Dawn Reader

Dawn Reader
from Open Door Coffee Co.; Hudson, OH; Oct. 26, 2016

Sunday, May 27, 2012

The Original Judd Apatow Script

First, a confession.  I've seen all the popular Judd Apatow films (The 40-Year-Old Virgin, Knocked Up, Superbad, etc.).  Another confession: I've laughed myself sick watching them.  A third confession: I've watched them again and again on cable.

Confession is good for the soul.  I feel better already.

Apatow truly found the goose-that-lays and coaxed from it a nice little pile of golden eggs to enrich himself and elevate to stardom a number of young performers.  His story: the enduring adolescence of the American male.  That story continues, of course.  If you've seen, oh, films like Horrible Bosses or Hall Pass and the like, you know that the story has not gone away; it's just found some different "vehicles," as my former English professors used to say.

Apatow did not, of course, invent the story.  (All he had to do was look around him: it's hardly fiction, what he saw.)  It's been around for a long, long time--the story about the young man who remains an adolescent, who has to be taught (usually by a woman) how to grow up, how to love.

Shakespeare employed this idea over and over again in his comedies.  Think, oh, of Much Ado About Nothing--Claudio accuses his bride of infidelity--at their wedding!  He has a lesson to learn.  Much of As You Like It involves Rosalind (disguised as a man) instructing her lover, Orlando, about how to love.

But perhaps his greatest example of an Apatow story is Love's Labour's Lost.  Let me pitch it as a story idea for Apatow and his disciples.

A group of four guys (a king and his buddies) decide they're going to withdraw from the company of women (who, you know, can be a distraction); they will spend three years engaged in ... reading and study.  They all commit--high-five--etc.  And it goes really, really well, for a few minutes.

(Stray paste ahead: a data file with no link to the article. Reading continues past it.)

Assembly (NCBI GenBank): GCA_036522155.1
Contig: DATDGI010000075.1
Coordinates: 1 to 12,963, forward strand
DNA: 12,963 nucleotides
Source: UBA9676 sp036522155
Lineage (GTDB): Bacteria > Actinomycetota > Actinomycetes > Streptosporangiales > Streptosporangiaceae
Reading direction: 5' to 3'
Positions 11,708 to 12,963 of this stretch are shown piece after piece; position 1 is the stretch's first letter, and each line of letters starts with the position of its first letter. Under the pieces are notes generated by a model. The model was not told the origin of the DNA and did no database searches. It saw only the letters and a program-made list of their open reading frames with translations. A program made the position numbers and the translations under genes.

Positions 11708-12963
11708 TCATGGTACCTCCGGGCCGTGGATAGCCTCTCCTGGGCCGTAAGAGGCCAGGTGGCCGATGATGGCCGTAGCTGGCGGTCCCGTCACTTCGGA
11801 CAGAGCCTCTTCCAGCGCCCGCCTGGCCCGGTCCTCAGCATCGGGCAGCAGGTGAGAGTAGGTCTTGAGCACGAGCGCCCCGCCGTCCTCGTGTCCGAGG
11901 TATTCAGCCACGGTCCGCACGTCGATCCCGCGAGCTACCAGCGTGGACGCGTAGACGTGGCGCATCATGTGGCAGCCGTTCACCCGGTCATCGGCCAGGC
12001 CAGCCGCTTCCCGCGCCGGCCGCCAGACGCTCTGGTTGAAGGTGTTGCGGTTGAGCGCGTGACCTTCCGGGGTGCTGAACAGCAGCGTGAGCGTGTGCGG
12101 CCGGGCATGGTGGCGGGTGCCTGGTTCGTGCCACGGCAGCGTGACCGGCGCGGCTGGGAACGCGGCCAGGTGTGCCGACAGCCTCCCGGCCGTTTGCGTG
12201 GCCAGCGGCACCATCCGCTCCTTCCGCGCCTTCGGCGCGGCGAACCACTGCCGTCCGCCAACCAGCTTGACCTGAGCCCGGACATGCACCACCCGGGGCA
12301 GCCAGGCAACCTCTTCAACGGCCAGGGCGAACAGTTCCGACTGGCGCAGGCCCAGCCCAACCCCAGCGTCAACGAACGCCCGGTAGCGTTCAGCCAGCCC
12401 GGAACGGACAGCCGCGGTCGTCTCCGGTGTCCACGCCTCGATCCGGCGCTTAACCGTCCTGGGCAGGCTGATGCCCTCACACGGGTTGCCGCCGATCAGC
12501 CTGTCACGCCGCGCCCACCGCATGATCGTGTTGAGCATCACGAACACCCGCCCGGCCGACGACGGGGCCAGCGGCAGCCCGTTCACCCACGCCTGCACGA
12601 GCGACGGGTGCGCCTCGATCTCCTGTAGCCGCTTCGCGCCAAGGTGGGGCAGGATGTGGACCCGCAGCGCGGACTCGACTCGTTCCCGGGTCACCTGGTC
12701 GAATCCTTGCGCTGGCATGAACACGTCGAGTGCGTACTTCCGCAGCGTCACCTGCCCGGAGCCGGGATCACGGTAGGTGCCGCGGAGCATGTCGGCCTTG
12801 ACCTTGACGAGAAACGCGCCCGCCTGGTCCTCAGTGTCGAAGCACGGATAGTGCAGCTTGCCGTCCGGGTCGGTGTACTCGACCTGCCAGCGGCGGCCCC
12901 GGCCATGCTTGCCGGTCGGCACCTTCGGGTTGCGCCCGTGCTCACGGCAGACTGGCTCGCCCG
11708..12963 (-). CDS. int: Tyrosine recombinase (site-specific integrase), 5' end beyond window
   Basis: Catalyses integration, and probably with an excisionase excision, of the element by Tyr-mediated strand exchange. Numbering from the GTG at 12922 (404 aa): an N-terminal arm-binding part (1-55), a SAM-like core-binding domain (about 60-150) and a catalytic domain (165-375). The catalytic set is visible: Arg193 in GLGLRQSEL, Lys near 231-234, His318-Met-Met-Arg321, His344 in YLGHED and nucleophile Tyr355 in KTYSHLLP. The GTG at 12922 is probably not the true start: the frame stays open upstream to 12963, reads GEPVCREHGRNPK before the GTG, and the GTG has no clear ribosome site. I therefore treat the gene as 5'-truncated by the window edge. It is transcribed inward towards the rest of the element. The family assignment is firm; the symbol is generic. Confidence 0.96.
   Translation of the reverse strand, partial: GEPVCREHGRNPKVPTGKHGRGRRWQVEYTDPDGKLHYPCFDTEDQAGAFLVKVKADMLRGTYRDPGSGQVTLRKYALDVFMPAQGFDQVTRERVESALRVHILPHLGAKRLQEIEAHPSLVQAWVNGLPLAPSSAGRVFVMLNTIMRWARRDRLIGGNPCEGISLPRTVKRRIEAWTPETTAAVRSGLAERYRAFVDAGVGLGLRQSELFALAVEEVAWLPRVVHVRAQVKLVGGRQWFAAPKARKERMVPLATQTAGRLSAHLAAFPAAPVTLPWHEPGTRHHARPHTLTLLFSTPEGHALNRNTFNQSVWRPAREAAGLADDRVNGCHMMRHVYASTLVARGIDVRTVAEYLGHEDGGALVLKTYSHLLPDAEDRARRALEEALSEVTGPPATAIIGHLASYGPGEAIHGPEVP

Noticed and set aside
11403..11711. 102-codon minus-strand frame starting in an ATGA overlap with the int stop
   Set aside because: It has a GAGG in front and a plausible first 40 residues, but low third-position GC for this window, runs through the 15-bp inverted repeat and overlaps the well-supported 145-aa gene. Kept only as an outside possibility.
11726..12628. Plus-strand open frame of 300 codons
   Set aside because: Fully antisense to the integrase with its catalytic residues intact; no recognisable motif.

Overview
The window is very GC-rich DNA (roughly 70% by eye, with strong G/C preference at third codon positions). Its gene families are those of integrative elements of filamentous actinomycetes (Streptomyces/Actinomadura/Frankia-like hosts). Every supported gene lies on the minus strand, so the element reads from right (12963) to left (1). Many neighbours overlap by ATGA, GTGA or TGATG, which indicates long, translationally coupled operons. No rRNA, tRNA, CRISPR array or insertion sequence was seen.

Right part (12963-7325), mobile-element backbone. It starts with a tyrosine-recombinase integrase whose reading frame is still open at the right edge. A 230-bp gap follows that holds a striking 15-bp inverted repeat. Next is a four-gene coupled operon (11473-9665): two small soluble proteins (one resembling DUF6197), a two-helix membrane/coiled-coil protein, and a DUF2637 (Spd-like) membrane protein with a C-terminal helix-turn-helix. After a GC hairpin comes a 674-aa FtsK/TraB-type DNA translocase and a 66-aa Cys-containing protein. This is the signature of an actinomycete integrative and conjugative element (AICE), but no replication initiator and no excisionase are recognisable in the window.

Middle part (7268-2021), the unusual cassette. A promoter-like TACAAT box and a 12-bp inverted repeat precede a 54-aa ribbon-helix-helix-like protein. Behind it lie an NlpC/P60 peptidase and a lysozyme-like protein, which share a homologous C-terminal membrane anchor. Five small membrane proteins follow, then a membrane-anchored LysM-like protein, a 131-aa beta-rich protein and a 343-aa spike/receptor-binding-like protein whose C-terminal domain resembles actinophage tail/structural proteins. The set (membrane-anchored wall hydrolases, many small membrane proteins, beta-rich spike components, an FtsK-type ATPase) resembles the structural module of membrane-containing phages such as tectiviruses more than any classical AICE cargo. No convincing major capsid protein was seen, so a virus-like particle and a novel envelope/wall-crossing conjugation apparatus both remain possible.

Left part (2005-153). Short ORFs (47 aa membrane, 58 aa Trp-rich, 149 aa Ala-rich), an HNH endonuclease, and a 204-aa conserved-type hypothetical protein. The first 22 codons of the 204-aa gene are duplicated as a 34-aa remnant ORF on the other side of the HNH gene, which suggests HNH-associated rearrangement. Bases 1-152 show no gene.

Then some women arrive at the court--some hot, rich, noble, intelligent, clever women from France.  A princess and her friends.  The King--holding to his promise--tells them they must camp outside.  They can't enter the court.  (After all, he's sworn to his buddies that he will, you know, eschew women.)

Let's guess what happens ...  One by one, the men are smitten.  They're sneaking around trying to be with the women but without letting their BFFs know it.

That doesn't last long.

In one of the funniest scenes, the men all dress up as Russians and arrive at the women's camp for a frolic.  They don't want the women to know they've broken their vow to one another.  But the women are not fooled.  They play along.  Playing with the men.

Eventually, they pair off (surprised?), vow to wed, etc.

And then, very near the end, the Bard--that tricky Bard, that killjoy Bard--introduces into the mix a messenger from France.  He comes with the news that the Princess' father has died.

The light in the play vanishes.  Reality has arrived.  A reminder of mortality.  Of life's seriousness.

The men are sad--but still want to marry.

The women say, basically: "Remember that solemn vow you made to your friends?  How long did that last?  How can we believe your vows to us will be any more enduring?  Everything with you is a joke."

GUYS: Aw, c'mon ... you know ... I'm like ... whatever ...

The women say: "Go away for a while.  Help someone else.  Grow up.  Come back in a year and see if you're still interested.  Then we'll talk."

The guys agree.  What else can they do?  And then they sing ...

I've seen a lot of good productions of this play--and once took some Aurora students to see one in Cleveland in the early 1990s.  Kenneth Branagh filmed it in 2000 (and starred), setting it in the 1930s, adding music and dance from the era.  It bombed at the box office.  Though I kind of liked it.

DYER: So whaddya think, Judd?

APATOW: Let's green-light the thing!  Dyer, you will write and play the lead, OK?

DYER: Lemme think about it ...



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